The Integrated Municipal Provincial Auto Crime Team (IMPACT) and the BC RCMP are warning potential snowmobile thieves that “Bait sleds are everywhere” and, just like with a Bait Car: steal one and go to jail.
Throughout the peak winter season especially; police detachments from across British Columbia will be deploying Bait Sleds to help combat thefts that can significantly impact the rightful owner of the vehicle.
“Snowmobiles have evolved over the years where some are now as expensive as entry level automobiles,” says Inspector Peter Jadis, Officer in Charge of IMPACT. “Their theft can be a huge loss to the rightful owner and our program is designed to both prevent thefts and capture criminals.”
Kris Clark, media relations for the Southeast District of the RCMP, told the Trail Times that Bait sleds are also used in the Trail-Castlegar area.
“The program is active across B.C. and includes your region.”
Similar to other Bait vehicles, if a sled is stolen police are able to remotely track it in order to recover the snowmobile and arrest those responsible for its theft.
“The Bait Sled is another great tool we use to combat auto crime. It works as both a deterrent as well as enforcement,” says Cpl. Tom Blakney of the Revelstoke RCMP. “Enforcement isn’t really the key goal though, as prevention can have even bigger long-term effects.”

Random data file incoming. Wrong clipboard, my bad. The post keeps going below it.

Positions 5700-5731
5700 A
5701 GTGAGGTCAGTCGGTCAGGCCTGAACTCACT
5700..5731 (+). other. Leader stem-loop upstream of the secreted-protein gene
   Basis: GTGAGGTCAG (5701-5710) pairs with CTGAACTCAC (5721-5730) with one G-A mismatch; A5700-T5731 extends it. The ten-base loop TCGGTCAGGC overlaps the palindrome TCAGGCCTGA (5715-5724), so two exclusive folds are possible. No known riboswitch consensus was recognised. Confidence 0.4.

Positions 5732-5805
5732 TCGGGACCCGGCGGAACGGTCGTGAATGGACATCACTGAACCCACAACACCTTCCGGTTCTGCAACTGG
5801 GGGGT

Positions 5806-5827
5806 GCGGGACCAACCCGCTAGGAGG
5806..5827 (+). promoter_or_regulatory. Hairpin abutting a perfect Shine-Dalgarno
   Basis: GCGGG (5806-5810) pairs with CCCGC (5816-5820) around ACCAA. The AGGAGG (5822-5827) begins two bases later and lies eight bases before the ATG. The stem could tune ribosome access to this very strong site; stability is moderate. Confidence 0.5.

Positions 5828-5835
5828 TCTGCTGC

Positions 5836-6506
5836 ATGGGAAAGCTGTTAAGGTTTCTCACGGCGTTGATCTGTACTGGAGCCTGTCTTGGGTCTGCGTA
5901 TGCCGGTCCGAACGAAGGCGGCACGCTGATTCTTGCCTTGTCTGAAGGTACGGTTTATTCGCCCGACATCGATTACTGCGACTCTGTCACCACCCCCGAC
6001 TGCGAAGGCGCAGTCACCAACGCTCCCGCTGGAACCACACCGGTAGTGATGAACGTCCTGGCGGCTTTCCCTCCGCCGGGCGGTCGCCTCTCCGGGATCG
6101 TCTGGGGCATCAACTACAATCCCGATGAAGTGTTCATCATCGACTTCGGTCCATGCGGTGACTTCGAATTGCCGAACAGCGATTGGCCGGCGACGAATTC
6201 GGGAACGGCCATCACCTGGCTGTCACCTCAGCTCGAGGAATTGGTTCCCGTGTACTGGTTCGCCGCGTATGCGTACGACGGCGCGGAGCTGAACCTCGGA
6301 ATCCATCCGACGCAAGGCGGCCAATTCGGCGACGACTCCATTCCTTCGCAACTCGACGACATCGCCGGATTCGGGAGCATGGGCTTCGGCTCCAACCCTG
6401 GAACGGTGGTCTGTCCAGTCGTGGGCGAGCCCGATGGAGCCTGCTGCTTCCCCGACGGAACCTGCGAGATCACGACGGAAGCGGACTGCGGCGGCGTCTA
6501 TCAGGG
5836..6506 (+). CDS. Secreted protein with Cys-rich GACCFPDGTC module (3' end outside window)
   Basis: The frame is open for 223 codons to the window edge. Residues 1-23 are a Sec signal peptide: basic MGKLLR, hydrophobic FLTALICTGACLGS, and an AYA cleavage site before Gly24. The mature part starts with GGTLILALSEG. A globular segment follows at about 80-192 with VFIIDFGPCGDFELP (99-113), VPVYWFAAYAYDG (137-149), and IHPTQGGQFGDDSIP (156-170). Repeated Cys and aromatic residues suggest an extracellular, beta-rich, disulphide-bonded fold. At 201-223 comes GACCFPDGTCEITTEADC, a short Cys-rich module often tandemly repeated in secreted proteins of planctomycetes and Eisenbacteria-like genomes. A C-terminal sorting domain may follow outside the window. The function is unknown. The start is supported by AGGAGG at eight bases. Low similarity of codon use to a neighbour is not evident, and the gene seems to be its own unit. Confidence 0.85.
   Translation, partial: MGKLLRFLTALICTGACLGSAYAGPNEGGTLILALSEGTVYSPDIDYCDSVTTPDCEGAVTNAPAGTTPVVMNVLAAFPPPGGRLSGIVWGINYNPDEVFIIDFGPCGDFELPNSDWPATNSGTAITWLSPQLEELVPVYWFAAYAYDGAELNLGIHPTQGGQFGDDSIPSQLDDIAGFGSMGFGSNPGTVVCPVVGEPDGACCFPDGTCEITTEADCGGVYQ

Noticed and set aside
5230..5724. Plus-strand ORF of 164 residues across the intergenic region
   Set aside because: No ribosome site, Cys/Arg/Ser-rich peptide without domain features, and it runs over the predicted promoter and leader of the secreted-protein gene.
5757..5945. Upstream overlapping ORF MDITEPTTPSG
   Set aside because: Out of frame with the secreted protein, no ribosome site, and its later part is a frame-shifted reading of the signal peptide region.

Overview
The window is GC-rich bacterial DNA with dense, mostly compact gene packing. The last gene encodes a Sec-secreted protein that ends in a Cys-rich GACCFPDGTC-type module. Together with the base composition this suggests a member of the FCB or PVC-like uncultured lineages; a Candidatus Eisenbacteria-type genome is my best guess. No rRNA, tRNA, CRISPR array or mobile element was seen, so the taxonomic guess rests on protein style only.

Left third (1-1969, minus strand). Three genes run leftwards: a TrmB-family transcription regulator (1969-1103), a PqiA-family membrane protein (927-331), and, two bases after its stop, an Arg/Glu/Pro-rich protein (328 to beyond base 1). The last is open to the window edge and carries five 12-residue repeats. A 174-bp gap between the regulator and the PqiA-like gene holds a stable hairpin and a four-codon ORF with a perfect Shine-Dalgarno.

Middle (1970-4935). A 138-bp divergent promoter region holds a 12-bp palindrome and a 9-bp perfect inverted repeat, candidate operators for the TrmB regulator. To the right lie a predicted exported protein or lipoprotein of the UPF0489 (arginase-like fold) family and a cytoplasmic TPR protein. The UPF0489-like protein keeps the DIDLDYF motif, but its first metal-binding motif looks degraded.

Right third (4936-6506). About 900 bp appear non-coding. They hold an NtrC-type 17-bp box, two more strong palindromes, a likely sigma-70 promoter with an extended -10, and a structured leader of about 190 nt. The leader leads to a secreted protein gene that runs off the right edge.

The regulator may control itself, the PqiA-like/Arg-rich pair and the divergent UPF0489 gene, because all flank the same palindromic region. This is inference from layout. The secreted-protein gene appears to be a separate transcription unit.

Thefts are often crimes of opportunity and proper education of snowmobile owners in basic theft prevention techniques can go a long way in helping them protect their property and make their sled less attractive to thieves.
• Park your vehicles in well-lit areas with good visibility and lots of pedestrian traffic
• Mark your sleds with an identification number
• Invest in anti-theft devices for both your tow vehicle and snowmobile
• Record all identifying information on your equipment including sleds, trucks and trailers and keep it separate from your machines
• Securely lock all of your equipment
“Possessing a stolen sled is also a criminal offence,” adds Cpl. Blakney. “Help us combat crime in your area and report stolen property to your local police or remain anonymous by calling Crime Stoppers.”
Proper documentation can help any sled owner, especially when it comes to returning recovered property that had been stolen.